I wasn't going to watch the tribute Sunday night to the 50th anniversary of the Beatles' first appearance on The Ed Sullivan Show. I wound up seeing the first hour, which was plenty. I suppose if I wanted to see the rest, it would be easy enough to track down but, hey -- I lived through it.
And, frankly, I'd rather remember it than watch the sanctioned pieces of memory that CBS manufactured -- complete with new Beatles' covers by such irrelevancies as Maroon 5, Katy Perry and Ed Sheeran, hosted by noted Beatles-ologist LL Cool J.
Unfortunately, we -- and by we, I speak now of my cohort, the Baby Boom generation -- seem to be the ones who have turned nostalgia into an industry. Which takes most of the fun out of it.
At this moment in time, there are people whose sole job is to comb the history books (OK, pop-history websites) in search of significant anniversaries to remind people of, so the media can find something trivial with which to distract us. Ten-year markers are good, 20 or 25 are better. By the time you get to 75, the stories are strictly clip-and-paste jobs, with the occasional leathery survivor rolled out to share his or her fading memories. With centennials, it's all strictly ceremonial. History? Hell, let's party.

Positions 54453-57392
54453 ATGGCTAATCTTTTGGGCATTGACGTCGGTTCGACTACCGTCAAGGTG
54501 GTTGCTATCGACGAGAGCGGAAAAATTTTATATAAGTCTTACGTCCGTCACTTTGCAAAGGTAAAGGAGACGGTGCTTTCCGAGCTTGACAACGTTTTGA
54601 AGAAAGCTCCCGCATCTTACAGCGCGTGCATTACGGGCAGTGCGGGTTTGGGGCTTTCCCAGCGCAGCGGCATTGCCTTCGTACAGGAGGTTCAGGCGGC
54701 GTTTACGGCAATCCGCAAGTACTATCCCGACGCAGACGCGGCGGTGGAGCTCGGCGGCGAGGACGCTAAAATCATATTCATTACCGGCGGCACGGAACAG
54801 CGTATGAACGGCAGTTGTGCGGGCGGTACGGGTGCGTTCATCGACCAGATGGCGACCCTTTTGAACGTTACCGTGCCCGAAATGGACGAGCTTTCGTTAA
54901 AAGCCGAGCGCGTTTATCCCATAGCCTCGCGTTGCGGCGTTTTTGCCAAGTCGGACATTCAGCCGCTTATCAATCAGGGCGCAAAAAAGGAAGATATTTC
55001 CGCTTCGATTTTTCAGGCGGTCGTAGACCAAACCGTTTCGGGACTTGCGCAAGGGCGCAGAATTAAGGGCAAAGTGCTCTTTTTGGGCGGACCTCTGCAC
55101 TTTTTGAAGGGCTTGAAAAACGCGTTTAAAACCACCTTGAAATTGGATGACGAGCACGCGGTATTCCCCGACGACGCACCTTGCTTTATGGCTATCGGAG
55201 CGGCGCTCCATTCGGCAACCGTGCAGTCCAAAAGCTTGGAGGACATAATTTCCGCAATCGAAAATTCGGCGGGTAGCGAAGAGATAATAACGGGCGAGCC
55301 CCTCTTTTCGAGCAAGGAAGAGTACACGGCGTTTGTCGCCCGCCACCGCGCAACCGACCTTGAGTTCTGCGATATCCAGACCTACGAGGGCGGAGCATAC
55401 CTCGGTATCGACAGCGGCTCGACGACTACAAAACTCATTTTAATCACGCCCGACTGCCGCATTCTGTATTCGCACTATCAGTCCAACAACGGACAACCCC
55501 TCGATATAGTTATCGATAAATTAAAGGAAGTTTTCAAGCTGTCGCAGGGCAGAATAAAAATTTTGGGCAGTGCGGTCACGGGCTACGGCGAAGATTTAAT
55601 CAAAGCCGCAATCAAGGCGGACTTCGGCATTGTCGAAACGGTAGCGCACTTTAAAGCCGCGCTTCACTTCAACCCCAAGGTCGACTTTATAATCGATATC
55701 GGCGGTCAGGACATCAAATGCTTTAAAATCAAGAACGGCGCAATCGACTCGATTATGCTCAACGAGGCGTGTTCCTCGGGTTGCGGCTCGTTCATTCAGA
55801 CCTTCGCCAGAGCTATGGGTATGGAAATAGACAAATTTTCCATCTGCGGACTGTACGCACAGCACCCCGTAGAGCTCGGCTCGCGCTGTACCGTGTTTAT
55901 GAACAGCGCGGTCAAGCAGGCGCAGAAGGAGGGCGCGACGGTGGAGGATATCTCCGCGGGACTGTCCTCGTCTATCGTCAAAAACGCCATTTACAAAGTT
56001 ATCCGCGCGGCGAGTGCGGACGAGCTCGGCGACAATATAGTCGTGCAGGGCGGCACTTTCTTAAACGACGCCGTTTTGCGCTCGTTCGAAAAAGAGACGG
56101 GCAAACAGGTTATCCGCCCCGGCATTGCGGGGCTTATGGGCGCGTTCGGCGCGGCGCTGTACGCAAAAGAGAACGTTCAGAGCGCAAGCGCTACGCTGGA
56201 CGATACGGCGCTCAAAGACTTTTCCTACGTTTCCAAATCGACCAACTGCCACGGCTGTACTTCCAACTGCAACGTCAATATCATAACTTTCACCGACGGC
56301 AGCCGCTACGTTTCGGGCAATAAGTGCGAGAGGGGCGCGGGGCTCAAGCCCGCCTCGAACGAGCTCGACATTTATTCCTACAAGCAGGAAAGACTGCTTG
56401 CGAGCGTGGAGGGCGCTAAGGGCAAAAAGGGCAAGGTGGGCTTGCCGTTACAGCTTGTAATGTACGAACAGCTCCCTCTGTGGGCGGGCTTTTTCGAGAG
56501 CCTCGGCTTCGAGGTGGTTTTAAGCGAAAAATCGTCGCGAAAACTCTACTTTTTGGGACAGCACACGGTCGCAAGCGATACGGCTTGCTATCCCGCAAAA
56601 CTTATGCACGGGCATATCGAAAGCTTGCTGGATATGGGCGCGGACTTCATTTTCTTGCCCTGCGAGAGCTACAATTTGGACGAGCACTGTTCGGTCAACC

But 50? Well, there's the mother lode, because a 50th-anniversary celebration offers the distance of history and yet has a much better chance of still involving people who experienced the original event.
We are awash in 50th anniversaries these days because so much of significance happened within a few years in the late 1950s and early 1960s to mark the explosion of the modern post-war era: civil rights, Vietnam, the Beatles, the various assassinations, and on and on.
This commentary continues on my website.